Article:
Santa Rosa de Copán In the 2019 WODI series between Australia and Sri Lanka, there appeared to be evidence of the Sri Lankan team making a concerted effort to ensure that the Australian women did not steal even an inch at the non-strikers end. Regularly, the bowlers aborted their deliveries to warn the batters about taking an unfair advantage.
It is, at the highest level, with cameras, magnified images, and other technology, a game of small margins. With so many run outs decided by centimetres and millimetres, you can kind of understand the Sri Lankan’s thinking. I think they believe that by making the non-striker to hold for a fraction of a second longer, suddenly those tight decisions will go their way as the fielding side. It is not right that the batters be allowed to continue to flaunt the spirit and laws of the game by backing up early. At a time where over rates are slow and much discussion is around making sure the game continues to move along apace, I’m not convinced we really need these extra delays creeping in on a regular basis. If teams are now beginning to use the threat of a Mankad as a tactic to slow run rates, the game is going to slow down further and frustrate the fans to distraction. It is only a matter of time before we see it in the recreational game. So how can we solve the problem?
The practice of backing up is something we coach at the grassroots of the game. So why then, when we get to international level are the batters still getting it wrong? Watch the non-striker in any replay from side on to see that, in general, they wander lethargically off down the wicket, not particularly appearing ready to run, or moving with any real purpose. Leaving the crease early when backing up is lazy and unnecessary, not to mention going against the spirit of the game. Under normal circumstances, batters will not usually back up much more than a couple of steps, as they will fear being run out by the ball hit back and deflected off the bowler onto the stumps. Is leaving the crease early, then, actually not necessary to gain a distance advantage as a non-striker? Can the non-striker not get an adequate distance down the wicket even after the ball has left the bowlers hand? Of course they can, and it is a part of the game that batters continue approach with the general malaise which is at the root of the problem. Backing up; a small margin so important in making the difference between a dot and a quick single or turning a single into a two. Is this then an area of the game for development where an extra few valuable runs added with a bit of extra thought? The art of backing up and the role of the non-striker could become a part of the game that contributes positively to the batting team’s performance with a bit of lateral thinking. How often do we as coaches consider discussing or even thinking how the non-striker can affect the game, beyond what we coach our ‘All Stars’ about the very basics of backing up? What could the non-striker be looking at? What body position or shape would be best to adopt? Could the non-striker back up from a wider position? Or start backing up from further behind the popping crease?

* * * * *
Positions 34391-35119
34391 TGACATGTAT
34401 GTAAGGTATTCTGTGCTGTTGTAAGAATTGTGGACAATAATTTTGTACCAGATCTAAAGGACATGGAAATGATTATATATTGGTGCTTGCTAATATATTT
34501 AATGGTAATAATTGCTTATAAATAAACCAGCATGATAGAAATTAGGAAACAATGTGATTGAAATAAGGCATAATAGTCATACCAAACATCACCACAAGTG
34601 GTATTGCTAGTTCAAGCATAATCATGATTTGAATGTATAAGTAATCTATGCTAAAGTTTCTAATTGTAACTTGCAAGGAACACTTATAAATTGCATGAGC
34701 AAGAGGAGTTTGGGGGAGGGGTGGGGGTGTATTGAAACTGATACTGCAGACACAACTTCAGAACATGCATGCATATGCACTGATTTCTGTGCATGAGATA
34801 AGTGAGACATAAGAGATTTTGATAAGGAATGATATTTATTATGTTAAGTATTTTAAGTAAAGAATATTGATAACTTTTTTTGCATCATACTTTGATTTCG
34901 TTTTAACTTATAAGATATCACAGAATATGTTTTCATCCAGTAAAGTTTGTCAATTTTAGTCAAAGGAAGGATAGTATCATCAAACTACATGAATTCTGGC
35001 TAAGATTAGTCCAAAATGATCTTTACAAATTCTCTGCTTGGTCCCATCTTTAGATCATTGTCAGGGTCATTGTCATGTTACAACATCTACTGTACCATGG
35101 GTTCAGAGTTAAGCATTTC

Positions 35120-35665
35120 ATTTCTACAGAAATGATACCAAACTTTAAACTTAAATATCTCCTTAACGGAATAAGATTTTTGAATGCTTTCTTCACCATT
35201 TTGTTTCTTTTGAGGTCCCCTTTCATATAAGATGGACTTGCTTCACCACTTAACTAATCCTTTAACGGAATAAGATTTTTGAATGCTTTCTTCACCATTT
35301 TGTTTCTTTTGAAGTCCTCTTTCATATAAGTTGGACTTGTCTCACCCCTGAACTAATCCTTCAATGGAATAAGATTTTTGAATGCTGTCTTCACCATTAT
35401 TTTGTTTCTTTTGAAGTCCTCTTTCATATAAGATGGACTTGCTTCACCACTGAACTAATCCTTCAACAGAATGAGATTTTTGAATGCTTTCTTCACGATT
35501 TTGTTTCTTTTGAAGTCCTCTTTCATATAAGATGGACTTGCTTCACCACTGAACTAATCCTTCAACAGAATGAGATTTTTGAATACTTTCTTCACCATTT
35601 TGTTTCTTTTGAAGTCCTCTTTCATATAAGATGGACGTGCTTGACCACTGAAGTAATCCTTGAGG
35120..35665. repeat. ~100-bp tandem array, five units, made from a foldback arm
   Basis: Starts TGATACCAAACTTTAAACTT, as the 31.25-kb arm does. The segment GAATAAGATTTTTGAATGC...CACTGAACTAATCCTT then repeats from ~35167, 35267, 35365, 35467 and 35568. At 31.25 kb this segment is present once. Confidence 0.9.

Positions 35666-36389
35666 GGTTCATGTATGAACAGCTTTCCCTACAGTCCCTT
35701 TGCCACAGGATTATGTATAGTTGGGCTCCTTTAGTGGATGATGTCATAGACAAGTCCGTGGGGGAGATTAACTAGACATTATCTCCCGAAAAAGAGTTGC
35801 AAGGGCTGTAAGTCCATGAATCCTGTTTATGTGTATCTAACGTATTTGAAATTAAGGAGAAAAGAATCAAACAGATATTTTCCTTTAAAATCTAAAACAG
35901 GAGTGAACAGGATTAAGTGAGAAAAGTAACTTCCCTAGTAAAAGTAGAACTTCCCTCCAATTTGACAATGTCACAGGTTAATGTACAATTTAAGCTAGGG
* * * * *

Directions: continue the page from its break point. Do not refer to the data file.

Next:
We must ensure that our young players uphold the spirit of the game, whether that is with bat or ball, and play with honesty and discipline. Whilst some teams may now be using the Mankad as a tactic to reduce run rates, the batting sides must react to ensure they give the bowler no reason to abort their delivery to hover the ball menacingly by the bails. There is no need. With some thought and attention, backing up needs to be seen as a skill which can be developed. With practice, it can again bring that advantage back to the batting side giving you as a batter that small margin that we are always looking to discover. The best thing about it will be that it stays within the spirit of the game whilst allowing the game to continue to move.
A Leading Edge has released a new book detailing the summer Ashes Series of 2019 with The Ashes Illustrated, an illustrated daily diary containing over 50 cartoons and caricatures covering ball one at Edgbaston to the final delivery at The Oval. This is the second book from A Leading Edge, with both ‘A Leading Edge for Captains’ and ‘The Ashes Illustrated’ being available from Amazon.co.uk